West Virginia Case Study: Providing a Convenient and Secure Voting Option for Uniformed Service Members
The Problem: West Virginians Serving Overseas Can Find It Difficult to Vote
West Virginia’s Secretary of State Mac Warner understands firsthand how difficult it can be for soldiers living abroad to cast their votes. During his 23 years of military service, he saw how our current election system underserves thousands upon thousands of military personnel and ultimately leads to their disenfranchisement.
Under our traditional voting system, a military member can request either a paper or electronic ballot. If they select the paper option, a ballot is sent by mail, marked by hand, and returned by mail. Postal system delays make this method of ballot delivery and return problematic. For example, the unreliability of the postal service in the Middle East meant many West Virginians serving in that area, including Secretary Warner, were not able to vote in the 2012 and 2014 primary elections.1
The electronic ballot process is similarly fraught. The electronic option requires voters to have access to a printer and scanner or fax machine in order to print, mark, and sign the ballot before scanning or faxing it back. This presents significant barriers to active duty military members, so much so that in 2016 the estimated voting participation rate for U.S. citizens living overseas was 6.9% compared to the 72% for voting-age citizens living in the U.S., while military participation was 26%. 2 3
The Solution: A Mobile Voting Process that is Convenient and Secure
After careful research into potential solutions, Secretary Warner and his team partnered with the Mobile Voting Project to implement a mobile voting pilot. Mobile voting offers several advantages over the traditional system:
First, it’s more convenient: Here’s how it worked in 2018: A West Virginia military voter downloads the voting app and verifies their identity in order to access and mark their ballot. After reviewing that their ballot was marked correctly, they return it through the secure electronic portal to the county election official. Everything is done in one place and requires nothing more than a smartphone.
It’s also more secure: Mobile voting is more secure than other electronic balloting systems such as email. With email, voters are required to provide only cursory identifying information like a signature to access and mark their ballot. In West Virginia's 2018 mobile voting pilot, voters were required to complete an identity verification process that included comparing a live selfie to a photo ID and biometrics such as their fingerprint, adding safeguards to prevent fraud or voter impersonation.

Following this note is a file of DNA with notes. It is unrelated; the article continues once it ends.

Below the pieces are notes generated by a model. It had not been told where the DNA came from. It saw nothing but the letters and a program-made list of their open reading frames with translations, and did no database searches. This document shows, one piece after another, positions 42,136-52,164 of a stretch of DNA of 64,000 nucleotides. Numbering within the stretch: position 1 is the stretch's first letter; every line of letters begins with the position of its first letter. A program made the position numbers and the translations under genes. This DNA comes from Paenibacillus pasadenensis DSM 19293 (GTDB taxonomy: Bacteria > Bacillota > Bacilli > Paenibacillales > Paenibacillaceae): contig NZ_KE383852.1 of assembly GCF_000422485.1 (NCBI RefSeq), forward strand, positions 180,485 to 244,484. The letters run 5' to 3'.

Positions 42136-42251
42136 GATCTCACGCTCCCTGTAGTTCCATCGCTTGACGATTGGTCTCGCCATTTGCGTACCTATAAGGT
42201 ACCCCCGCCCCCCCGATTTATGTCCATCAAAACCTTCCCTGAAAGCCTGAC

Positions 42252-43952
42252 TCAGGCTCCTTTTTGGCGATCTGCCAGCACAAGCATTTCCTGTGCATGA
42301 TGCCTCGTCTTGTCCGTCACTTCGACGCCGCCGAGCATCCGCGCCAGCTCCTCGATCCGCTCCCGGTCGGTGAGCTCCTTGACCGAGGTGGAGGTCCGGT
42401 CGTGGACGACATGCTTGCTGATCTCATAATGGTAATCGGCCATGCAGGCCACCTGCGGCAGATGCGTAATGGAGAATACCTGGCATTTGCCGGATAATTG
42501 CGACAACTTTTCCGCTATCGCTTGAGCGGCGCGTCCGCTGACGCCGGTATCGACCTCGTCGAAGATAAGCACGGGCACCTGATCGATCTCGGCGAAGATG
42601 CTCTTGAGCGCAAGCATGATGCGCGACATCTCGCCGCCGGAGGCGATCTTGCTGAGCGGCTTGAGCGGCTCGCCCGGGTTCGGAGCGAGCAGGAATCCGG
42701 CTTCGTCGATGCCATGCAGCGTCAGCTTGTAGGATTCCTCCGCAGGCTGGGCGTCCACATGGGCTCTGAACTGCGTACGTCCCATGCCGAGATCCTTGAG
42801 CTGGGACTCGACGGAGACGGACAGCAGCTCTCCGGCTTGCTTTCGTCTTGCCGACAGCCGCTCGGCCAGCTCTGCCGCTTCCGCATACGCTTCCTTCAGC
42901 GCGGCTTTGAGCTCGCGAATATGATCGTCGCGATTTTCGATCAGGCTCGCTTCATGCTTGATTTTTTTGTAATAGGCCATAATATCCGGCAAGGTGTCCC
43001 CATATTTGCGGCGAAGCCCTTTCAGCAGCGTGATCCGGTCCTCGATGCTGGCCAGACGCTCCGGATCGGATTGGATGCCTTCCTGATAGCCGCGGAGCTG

Similarly, mobile voting offers a more secure method of electronically returning a voted ballot than traditional systems that rely on fax or email. In West Virginia's pilot, mobile votes were encrypted, transmitted, and stored on an immutable blockchain. As an extra measure of security, the voter received a copy of their ballot which could be verified against the anonymous ballots counted by the county elections office.
The Pilot: Mobile Voting Increased Turnout Among Eligible Military and Overseas Voters
After a successful test run in two counties in May 2018, Secretary Warner offered mobile voting as an option for all West Virginia counties in November 2018. Ultimately, 24 of the 55 counties decided to allow mobile voting for eligible military and overseas civilians.
A volunteer in a remote West Africa village, a professor on an overseas sabbatical, and a deployed paratrooper are just a few of the examples of voters that leveraged the security and privacy features of mobile voting to vote from over 30 countries around the world.
A study from the University of Chicago suggests mobile voting increased turnout in the November 2018 election among military and overseas voters by 3-5 percentage points.4
Expanding Electronic Voting Options to Citizens with Physical Disabilities
West Virginia continues to explore how electronic ballot delivery and return can help citizens overcome barriers to democratic participation. In 2020, for example, Secretary Warner worked with the state’s legislature to enact laws expanding electronic ballot return to people with qualifying physical disabilities. This law now allows eligible citizens who are unable to vote in-person and independently by mail-in absentee to instead cast their absentee ballot privately from their home using accessible electronic ballot delivery technology. West Virginia also continues to monitor the results of offering electronic ballot returns in its state and federal elections. 217 citizens living with physical disabilities took advantage of electronic ballot return in the November 2020 general election, and a third-party audit found no evidence of any internal or external tampering.5
1. Secretary of State Mac Warner. WV’s Secure Mobile Voting Application, https://sos.wv.gov/elections/Pages/MobileVote.aspx#:~:text=West%20Virginia%20has%20implemented%20a,and%20return%20their%20ballots%20electronically.
2. Federal Voting Assistance Program. 2016 Overseas Citizen Population Analysis Report (September 2018), https://www.fvap.gov/uploads/FVAP/Reports/FVAP-2016-OCPA-FINAL-Report.pdf
4. Fowler, Anthony. The Promises and Perils of Mobile Voting (September 2020), https://www.liebertpub.com/doi/10.1089/elj.2019.0589
5. National Cybersecurity Center. West Virginia Primary 2020 Post-Election Review, https://cyber-center.org/wp-content/uploads/2020/07/West-Virginia_DL_Review_Primary2020.pdf